Former CFOs may even be particularly well qualified to lead growth in this environment, thanks to the rigorous frameworks they typically use to make decisions. A CEO with a marketing background, for example, “may have 25 ideas and decide to do them all,” Heffernan says. “A good CEO today needs to know which 2 or 3 ideas are the ones that will provide the biggest bang for the buck.”
The new and relentless focus on working capital and cash management also makes many CFOs ideal candidates to take the reins at a distressed company, where such a perspective is critical. Ken Hall was promoted in 2008 from finance chief and treasurer to CEO at troubled NexCen Brands, a franchiser of retail and restaurant chains. He says his finance background has been invaluable in leading the firm during the past year. “When you’re going through a turnaround, managing by GAAP [generally accepted accounting principles] takes a backseat to managing for cash, cash, cash,” he says, “and who better to understand that than a CFO?”
Many boards have recognized the value of a finance background during the past year, and some notable former finance executives have made the move to the CEO chair. Michael White, a former CFO at PepsiCo, was recently named CEO at DirecTV after serving as head of Pepsi’s international business. John Greisch, former finance chief and president of international operations at Baxter International, just took over the top job at Hill-Rom Holdings, a medical-equipment maker. Last spring, Revlon promoted Alan Ennis from head of finance to CEO. And Chris Liddell, who left his post as CFO at Microsoft to become finance chief at General Motors in December 2009, is said to be a contender for the top spot at the struggling automaker.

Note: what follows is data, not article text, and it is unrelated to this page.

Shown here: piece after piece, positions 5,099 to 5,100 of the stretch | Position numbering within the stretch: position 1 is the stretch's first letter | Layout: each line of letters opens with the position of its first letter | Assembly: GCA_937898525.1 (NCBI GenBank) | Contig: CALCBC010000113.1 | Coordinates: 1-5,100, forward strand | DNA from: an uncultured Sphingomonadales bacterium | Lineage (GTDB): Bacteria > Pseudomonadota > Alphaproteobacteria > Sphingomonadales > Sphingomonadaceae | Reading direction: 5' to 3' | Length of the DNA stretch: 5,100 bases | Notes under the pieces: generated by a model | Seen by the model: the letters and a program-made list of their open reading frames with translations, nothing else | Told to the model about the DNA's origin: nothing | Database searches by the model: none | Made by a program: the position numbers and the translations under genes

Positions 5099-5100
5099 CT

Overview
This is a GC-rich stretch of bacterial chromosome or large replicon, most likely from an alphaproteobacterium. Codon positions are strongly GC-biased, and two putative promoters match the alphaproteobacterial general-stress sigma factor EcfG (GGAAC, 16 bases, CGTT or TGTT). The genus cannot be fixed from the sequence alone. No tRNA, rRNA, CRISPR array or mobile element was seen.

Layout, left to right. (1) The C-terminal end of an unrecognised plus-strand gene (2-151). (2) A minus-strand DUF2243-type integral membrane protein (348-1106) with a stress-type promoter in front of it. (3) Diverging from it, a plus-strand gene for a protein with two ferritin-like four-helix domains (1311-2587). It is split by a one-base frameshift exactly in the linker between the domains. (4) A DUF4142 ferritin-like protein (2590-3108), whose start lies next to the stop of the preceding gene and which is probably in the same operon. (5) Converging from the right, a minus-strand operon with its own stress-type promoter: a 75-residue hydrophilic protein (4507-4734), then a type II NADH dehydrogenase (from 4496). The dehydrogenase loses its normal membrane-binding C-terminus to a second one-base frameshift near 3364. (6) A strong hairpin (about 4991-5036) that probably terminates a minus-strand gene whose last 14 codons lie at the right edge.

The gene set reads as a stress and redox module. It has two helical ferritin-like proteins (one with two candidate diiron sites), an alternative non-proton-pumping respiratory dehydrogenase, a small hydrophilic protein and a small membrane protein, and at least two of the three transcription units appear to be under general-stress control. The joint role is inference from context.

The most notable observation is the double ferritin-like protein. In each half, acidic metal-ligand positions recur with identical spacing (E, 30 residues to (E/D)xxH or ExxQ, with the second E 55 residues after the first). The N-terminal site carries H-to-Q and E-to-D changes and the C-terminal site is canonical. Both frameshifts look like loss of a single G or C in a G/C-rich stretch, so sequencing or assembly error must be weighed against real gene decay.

Despite these newly appreciated credentials and an uptick in executive turnover, there is hardly a stampede to recruit finance chiefs to the top job. “We haven’t seen even a mild increase in requests for CFOs to take CEO seats,” says Chuck Eldridge, a senior partner at recruiting firm Korn Ferry International.
Indeed, the number of finance executives ascending to the chief executive post has increased but slowly over the years. According to data compiled by Crist Kolder, 15% of Fortune 500 and S&P 500 companies had CEOs with CFO backgrounds, up from 7% in 1999. While that represents a twofold increase, the overall number is smaller than one might expect given the finance chief’s growing stature. And CFOs who move directly into the CEO chair remain rare, making up just 8% of new CEOs at large companies in 2009.
Eldridge, in fact, wonders whether companies’ renewed focus on growth will prompt boards to look at marketing or sales executives instead of finance experts. “Companies are turning all their attention to growing the business. Does the CFO bring that to the table?” he says. “My hunch is that boards might look to get that skill set from another position.”